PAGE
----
Over the past few years the ability for companies to measure aspects of their marketing activity has increased like never before. Once upon a time advertisers would measure the level of interest their adverts had by the power surge on the national grid (people making cups of tea during a commercial break) things have come a long way since then.
The street research professional standing on a windy street corner asking passers by if they have ever heard of a brand or a product have been replaced by a range of “Analytic tools” the biggest and best known being Google analytics. These systems now give a huge amount of information about visitors, potential customers, social interactions etc.
Companies have been asking for more and more diagnostic information regarding not only their websites but also the wider range of marketing activity. Like “big data” this information is very impressive, but does it give you greater insight?
Well, I guess it comes down to one; know what questions you are asking of the data (by the way, top tip is to define the questions you want answering before you structure the information gathering landscape otherwise you are endanger of asking only the question you feel the information you have can answer) the second is knowing how to interpret the data you have. Now this might seem like a silly thing to say but even over the last few years the data that is available for diagnostics tools has grown exponentially, it’s easy to arrive at a situation that I call information myopia – or better known as “not being able to see the wood for the trees”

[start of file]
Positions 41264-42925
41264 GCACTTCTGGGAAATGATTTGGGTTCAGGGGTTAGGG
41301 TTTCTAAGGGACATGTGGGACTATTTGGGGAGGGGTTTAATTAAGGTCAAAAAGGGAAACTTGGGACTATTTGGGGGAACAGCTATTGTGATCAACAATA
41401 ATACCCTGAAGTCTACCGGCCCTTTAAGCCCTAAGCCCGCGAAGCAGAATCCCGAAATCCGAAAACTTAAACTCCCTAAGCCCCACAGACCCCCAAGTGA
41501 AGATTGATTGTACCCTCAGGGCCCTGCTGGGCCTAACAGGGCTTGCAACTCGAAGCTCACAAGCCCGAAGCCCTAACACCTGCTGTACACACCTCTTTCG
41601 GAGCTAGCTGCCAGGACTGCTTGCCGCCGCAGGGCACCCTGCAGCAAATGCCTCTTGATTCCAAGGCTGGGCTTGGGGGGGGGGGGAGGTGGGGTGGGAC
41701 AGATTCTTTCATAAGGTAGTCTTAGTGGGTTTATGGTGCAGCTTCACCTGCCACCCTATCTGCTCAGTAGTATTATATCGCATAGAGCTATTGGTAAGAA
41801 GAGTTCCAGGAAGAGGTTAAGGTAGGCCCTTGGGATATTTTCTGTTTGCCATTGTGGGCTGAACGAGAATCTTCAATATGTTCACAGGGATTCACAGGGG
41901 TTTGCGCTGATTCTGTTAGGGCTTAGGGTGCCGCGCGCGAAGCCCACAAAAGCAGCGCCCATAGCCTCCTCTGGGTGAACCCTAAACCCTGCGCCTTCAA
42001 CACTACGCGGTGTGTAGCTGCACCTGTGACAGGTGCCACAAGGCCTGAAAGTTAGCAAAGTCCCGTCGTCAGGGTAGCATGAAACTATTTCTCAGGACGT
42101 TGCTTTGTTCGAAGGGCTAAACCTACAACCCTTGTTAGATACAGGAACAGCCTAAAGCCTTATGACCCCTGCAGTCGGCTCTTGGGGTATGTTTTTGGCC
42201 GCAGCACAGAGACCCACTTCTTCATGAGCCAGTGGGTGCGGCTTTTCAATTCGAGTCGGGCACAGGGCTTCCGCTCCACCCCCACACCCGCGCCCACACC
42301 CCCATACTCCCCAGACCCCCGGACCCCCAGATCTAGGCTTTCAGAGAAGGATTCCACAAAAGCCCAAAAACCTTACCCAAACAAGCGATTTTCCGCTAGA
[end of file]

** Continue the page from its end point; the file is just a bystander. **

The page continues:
I’ll try and deal with each of these points separately but it is important to consider the answers you arrive at as a joined up approach.
The question of structuring your information gathering before you start any campaign should be carefully considered. What you wish to measure, what are the key indicators for success, remember the actual sale or exchange of money might happen further down the process so be careful about selecting simplistic measurements such as clicks on the website.
Once you have decided what information is essential, desirable and then nice to have, structure your information diagnostics tools to report on these events. As an example you can embed analytics throughout your website or email campaigns, assign different values (against the value you place on each interaction such as filling out an order form would probably have greater value to you then a visit to the homepage) – I would also consider linking up your information priorities across different marketing channels to see if you can measure the customer journey!
The second issue is that of information overload. Refining your information priorities will guide you in terms of prioritizing information generation, simplify reports, link anomalies to actions (raise in website traffic to TV commercial etc) and refine your data sets as your insight grows.
A key point to remember here is to be realistic, if you want to measure bottom-line results, profitability, sales etc then you must track and action right through the business operational infrastructure (marketing, sales, accounts etc) this will allow you to look at the acquisition front end and drive efficiencies within new marketing campaigns, or even modify existing campaigns.
I hope this has been helpful, if you have any question just drop me a line!